Just a quick update: the next book is more than half finished and I’m hoping to get more time to write now so things can really start to kick on and I can get Rise of the Wolf out within the next few months. In the meantime, here’s a little (un-edited!) snippet featuring the jovial Friar Tuck who’s in a spot of bother:
“What can I do for you, my son?” he asked, smiling deferentially at the little man. “A blessing? Do you seek” –
“Enough, priest,” the robber growled, sidling over and standing to look up at the palfrey whose ears were back as it sensed something was wrong. “We need no blessings in Sherwood. What we need is silver and gold. And food. And judging by the belly you’re carrying around on you, you’ve got enough of everything to share with me and my mates here.” He raised the sword he carried, unusually, in his left hand, brandishing it menacingly, and Tuck noticed the man was missing more than one finger from his right hand. Punishment for being caught stealing before perhaps, although that method of justice had – mostly – been done away with years earlier.
Dangerous, but hopefully stupid.
The friar looked back across his shoulder to see a tall young man holding a longbow aimed directly at him. His hands were steady, but the expression on his face was one of distaste. Not at the clergyman, no…the big man’s eyes flicked to his leader for a moment and Tuck knew the youngster wasn’t happy to be here doing this.
“Aye, he’s got you covered, old man,” the robber leader grinned, showing a mouthful of surprisingly complete teeth. “And the rest of us’ll split you wide open – priest or not – if you don’t hand over what you’ve got. Including that nice horse.”
There was little point denying he was carrying money, Tuck thought. The robbers would know he’d need coin to pay for food and board as he travelled.
“Will you let me be on my way if I give you what I have?” he asked in a trembling voice, moving towards the small man and fumbling in his cassock. As he reached the robber, he smiled, remembering a similar scene a couple of years earlier when he’d first met Robin and the men.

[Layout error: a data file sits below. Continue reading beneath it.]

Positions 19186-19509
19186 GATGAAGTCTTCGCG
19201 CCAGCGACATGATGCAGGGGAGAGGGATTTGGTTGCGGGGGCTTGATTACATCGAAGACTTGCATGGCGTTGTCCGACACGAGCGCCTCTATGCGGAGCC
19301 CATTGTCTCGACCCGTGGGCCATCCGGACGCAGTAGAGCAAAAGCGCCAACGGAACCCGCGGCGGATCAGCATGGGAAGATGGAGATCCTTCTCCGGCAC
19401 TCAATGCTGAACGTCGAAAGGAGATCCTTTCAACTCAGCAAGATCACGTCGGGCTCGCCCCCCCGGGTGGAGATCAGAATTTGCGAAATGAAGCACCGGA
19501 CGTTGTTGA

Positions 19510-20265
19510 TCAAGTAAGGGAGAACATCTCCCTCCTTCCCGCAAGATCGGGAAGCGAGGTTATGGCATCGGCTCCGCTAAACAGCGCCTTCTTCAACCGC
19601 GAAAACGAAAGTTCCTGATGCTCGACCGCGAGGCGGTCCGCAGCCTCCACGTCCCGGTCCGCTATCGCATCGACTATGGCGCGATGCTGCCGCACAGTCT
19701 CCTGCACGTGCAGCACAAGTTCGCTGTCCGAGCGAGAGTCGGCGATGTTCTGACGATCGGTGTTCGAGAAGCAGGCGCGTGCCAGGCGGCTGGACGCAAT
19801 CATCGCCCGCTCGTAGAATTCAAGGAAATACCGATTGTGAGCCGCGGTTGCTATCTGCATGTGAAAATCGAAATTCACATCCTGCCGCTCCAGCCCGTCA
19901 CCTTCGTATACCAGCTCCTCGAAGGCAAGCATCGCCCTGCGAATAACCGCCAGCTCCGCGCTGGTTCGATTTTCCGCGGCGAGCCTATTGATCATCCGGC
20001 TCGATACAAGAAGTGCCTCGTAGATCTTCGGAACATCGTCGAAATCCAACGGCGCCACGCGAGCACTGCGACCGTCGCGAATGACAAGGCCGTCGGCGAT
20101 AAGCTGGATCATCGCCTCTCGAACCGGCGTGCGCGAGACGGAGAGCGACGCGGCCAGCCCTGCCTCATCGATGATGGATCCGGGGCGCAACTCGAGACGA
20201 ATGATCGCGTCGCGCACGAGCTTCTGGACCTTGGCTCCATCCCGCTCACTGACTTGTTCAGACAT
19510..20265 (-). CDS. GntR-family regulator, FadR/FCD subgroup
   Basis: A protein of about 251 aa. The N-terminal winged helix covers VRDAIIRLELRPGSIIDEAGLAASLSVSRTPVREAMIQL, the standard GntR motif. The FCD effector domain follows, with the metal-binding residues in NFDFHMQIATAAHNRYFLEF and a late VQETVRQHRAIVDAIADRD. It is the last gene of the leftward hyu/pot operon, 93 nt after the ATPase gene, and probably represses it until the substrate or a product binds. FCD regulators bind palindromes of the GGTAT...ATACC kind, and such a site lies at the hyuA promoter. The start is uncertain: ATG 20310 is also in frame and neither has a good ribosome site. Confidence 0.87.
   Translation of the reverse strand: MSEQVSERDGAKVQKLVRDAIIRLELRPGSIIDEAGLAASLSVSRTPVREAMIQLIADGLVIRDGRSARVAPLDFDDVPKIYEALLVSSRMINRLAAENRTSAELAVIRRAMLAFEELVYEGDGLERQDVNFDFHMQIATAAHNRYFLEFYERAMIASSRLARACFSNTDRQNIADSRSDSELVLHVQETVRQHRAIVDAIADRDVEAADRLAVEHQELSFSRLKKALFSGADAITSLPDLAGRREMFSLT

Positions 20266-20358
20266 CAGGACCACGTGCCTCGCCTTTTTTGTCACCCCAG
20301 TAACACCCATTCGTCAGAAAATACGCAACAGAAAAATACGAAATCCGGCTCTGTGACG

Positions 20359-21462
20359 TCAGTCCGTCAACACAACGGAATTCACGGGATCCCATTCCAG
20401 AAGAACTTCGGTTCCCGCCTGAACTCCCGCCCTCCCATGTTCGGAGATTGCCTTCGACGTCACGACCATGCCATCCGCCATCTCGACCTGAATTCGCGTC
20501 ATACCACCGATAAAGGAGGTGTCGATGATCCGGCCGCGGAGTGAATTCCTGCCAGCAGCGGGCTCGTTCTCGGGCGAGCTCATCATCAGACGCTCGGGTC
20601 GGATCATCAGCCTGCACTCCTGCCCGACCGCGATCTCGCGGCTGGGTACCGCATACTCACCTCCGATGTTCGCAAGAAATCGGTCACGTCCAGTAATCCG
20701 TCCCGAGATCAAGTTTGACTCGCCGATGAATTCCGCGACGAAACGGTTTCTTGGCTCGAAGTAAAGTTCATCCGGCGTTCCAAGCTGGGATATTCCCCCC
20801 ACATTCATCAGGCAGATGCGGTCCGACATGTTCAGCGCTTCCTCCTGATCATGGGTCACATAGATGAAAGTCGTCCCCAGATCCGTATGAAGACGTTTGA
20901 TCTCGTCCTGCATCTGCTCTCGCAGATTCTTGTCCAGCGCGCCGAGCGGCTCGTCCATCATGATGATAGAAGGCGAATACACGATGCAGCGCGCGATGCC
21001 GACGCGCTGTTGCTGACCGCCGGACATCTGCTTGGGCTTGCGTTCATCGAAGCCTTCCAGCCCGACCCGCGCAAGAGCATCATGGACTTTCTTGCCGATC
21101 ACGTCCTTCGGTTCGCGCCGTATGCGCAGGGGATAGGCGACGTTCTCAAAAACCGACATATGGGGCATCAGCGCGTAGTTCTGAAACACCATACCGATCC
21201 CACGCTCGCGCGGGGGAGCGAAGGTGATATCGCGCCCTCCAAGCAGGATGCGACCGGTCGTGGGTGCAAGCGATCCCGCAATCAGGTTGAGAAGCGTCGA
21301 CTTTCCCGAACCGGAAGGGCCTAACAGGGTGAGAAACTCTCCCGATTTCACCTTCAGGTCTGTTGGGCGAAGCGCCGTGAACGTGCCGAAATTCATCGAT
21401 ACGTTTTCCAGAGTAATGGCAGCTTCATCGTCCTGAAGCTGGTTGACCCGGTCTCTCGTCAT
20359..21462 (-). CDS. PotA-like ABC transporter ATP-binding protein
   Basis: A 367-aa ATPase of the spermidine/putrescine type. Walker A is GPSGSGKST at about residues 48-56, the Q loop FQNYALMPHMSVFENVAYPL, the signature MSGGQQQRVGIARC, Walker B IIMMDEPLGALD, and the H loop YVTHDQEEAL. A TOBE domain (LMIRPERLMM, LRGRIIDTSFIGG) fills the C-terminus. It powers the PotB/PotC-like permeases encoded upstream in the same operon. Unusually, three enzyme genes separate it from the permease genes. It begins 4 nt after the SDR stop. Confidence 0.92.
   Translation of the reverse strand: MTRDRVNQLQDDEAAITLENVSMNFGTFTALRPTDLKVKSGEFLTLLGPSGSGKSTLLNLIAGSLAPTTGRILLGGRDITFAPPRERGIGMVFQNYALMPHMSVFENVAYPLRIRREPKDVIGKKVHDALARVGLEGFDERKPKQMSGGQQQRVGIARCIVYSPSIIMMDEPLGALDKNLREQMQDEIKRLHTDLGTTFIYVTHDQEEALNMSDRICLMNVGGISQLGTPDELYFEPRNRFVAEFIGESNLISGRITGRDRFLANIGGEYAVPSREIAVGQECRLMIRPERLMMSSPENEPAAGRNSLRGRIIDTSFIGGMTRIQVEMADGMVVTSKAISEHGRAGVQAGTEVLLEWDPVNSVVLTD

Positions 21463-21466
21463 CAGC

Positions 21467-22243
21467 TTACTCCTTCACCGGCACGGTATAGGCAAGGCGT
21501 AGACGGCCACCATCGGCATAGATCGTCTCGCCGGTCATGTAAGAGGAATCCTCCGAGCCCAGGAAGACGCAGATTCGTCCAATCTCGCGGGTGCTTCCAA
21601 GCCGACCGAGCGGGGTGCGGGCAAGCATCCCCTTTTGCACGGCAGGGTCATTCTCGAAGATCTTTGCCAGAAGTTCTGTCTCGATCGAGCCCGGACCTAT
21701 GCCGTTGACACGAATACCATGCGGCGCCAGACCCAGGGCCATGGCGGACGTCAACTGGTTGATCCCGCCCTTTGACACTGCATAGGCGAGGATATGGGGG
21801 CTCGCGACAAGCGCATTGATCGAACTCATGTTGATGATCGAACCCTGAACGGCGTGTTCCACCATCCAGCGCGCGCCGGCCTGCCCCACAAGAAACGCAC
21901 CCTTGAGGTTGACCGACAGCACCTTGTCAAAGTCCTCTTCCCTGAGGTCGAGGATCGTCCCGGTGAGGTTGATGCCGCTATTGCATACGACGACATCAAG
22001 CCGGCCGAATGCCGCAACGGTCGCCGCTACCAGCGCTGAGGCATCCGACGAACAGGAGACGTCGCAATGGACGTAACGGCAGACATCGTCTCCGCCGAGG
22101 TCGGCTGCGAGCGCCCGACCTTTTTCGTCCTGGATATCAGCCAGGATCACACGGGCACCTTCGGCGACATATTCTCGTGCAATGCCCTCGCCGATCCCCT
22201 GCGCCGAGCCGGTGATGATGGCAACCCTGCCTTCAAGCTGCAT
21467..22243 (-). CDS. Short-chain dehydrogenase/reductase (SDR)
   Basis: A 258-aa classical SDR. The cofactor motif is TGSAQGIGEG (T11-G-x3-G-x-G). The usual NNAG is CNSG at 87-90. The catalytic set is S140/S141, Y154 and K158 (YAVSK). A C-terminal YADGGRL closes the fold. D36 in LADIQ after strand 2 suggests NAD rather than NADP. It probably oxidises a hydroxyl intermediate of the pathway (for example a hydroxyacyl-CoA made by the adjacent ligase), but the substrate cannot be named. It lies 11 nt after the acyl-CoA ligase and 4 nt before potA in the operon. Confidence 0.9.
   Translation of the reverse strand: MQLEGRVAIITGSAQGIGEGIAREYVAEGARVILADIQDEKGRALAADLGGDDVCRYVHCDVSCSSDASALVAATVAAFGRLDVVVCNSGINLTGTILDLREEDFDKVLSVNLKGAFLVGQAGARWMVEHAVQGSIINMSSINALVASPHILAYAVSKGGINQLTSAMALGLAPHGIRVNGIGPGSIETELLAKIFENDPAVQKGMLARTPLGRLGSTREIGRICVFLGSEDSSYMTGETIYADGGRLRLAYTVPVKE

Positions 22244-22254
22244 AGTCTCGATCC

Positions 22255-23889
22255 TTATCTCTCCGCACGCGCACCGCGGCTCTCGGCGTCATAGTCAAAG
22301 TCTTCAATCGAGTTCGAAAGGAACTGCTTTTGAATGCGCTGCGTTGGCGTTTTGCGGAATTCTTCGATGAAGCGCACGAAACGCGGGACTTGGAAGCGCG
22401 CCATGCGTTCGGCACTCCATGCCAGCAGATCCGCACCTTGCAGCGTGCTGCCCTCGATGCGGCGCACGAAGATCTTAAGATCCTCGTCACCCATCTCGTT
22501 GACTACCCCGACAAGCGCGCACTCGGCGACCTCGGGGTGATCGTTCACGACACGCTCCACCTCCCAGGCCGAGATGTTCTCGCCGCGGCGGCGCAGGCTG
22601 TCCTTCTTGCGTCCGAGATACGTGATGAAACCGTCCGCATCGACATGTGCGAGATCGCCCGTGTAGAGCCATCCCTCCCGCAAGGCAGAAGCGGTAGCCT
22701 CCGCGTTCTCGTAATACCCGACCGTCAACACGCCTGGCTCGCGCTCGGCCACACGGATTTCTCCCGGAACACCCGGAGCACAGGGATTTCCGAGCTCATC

“Here you go, have the lot!”
The two big robbers further back on the road stood in stunned silence for a moment as their leader collapsed in front of them. Tuck had whipped his cudgel up and into the jaw of the robber, then, as the man stumbled backwards, the friar brought it round in an arc into the side of the man’s neck, sending him flying across the road senseless.
Before anyone could react, Tuck jumped forward, ramming the cudgel into the man on the left’s face, feeling teeth crunch as his target reeled back and landed on his backside with a howl of pain.
By now it was obvious this was no normal priest and the final swordsman struck out with the battered old blade he carried.
Tuck had been fast when he was young, but now…he twisted sideways, lashing out with his own weapon which connected with the back of his opponent’s skull sending the man crashing to the hard earth of the road. He let out a breath of relief as he realised his flesh was unbroken – the robber’s blade had only torn his cassock.
The friar glanced back to the bowman and was relieved to see the youngster staring at the scene before him, mouth open in surprise, bowstring not quite fully drawn. Still with one eye on the archer, Tuck moved over to the man with the wounded mouth and kicked out at the side of his head, hard enough to send the man reeling.
“Where are you from, son?”
Look out for Rise of the Wolf, coming soon!